Cerebral palsy (CP) – causes, symptoms, diagnosis, treatment & pathology


It’s pretty well-established that your brain’s
really important. It’s like, if your body was a computer, your brain’s the mainframe.
It controls everything, whether you’re aware of it or not. Cerebral palsy means “brain
disease causing paralysis”; so essentially, cerebral palsy refers to damage to the brain
that causes loss of muscle control, like for example if the cerebellum was damaged, patients
might have issues with fine motor skills like using writing or typing. That being said,
though, cerebral palsy’s a broad umbrella term to basically cover a wide variety of
issues, since ultimately the muscles affected and severity depends on which part of the
mainframe’s been affected, right? Cerebral palsy’s considered a neurodevelopmental
disease, meaning that something happens to an area of the brain during its initial development,
which is an extremely sensitive period. If that area doesn’t develop right, then it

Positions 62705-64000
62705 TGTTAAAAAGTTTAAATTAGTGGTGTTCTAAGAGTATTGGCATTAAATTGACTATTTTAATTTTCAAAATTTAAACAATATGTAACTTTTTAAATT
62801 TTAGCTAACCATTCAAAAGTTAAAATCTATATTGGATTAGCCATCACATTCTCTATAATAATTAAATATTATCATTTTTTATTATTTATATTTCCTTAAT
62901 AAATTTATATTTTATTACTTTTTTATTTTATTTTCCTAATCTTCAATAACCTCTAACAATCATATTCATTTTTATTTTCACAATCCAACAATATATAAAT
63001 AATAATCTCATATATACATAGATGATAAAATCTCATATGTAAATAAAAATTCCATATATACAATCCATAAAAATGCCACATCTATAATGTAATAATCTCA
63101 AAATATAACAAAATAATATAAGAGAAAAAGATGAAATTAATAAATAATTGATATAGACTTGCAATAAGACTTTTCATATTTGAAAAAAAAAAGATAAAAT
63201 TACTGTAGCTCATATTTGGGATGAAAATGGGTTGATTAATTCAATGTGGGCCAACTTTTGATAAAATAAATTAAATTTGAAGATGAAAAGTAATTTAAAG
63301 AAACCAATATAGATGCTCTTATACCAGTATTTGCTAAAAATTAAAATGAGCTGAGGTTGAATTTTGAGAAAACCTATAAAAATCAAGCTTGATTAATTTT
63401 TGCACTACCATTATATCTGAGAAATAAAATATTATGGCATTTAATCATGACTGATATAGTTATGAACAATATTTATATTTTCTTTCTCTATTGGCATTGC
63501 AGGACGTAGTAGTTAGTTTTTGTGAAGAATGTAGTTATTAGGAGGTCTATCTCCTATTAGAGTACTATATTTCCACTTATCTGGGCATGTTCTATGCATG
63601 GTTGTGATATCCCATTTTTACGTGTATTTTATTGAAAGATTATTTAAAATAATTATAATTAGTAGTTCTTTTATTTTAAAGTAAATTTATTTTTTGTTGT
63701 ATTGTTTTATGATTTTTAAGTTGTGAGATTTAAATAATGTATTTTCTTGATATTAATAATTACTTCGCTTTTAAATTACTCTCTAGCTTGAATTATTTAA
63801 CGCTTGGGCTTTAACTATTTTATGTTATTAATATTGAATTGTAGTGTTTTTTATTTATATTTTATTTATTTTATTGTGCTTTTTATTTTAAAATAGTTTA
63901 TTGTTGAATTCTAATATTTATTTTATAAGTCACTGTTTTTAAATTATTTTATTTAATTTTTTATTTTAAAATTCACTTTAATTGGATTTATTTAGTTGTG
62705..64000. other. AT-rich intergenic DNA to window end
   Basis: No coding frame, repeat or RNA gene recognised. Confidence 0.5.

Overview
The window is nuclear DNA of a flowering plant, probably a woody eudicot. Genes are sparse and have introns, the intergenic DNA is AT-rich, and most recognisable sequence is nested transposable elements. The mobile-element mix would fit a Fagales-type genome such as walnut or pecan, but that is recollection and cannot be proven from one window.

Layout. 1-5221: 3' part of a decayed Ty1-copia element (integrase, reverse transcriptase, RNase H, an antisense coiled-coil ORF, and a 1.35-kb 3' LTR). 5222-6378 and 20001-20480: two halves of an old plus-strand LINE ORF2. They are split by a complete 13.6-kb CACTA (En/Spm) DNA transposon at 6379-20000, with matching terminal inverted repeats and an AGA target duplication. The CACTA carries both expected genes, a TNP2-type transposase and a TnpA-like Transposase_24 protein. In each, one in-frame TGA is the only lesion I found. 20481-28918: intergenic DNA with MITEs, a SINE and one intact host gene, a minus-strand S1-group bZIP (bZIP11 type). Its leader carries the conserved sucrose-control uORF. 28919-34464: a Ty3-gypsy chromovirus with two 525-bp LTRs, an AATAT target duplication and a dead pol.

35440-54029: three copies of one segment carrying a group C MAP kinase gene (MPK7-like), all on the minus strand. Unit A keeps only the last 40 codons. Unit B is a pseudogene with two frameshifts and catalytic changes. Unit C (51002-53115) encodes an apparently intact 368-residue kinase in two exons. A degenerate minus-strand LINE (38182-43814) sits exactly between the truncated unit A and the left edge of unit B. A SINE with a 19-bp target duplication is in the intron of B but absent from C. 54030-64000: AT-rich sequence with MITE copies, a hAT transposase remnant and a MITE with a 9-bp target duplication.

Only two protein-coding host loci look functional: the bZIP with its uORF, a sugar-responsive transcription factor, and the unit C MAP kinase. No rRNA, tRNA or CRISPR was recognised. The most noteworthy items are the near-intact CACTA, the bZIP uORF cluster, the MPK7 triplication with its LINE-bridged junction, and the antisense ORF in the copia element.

can’t carry out whatever function it’s supposed to control. What’s this vague “something” that can
happen, though? Well, I said “something” because there’s such a wide variety of causes.
The majority of cerebral palsy cases are thought to happen before birth, or prenatally, which
typically means the underlying cause is really hard to pin down. Exposure to radiation and
infection during fetal development can cause cerebral palsy. Hypoxia to the developing
fetus been linked as well, in this case the developing brain doesn’t get enough oxygen,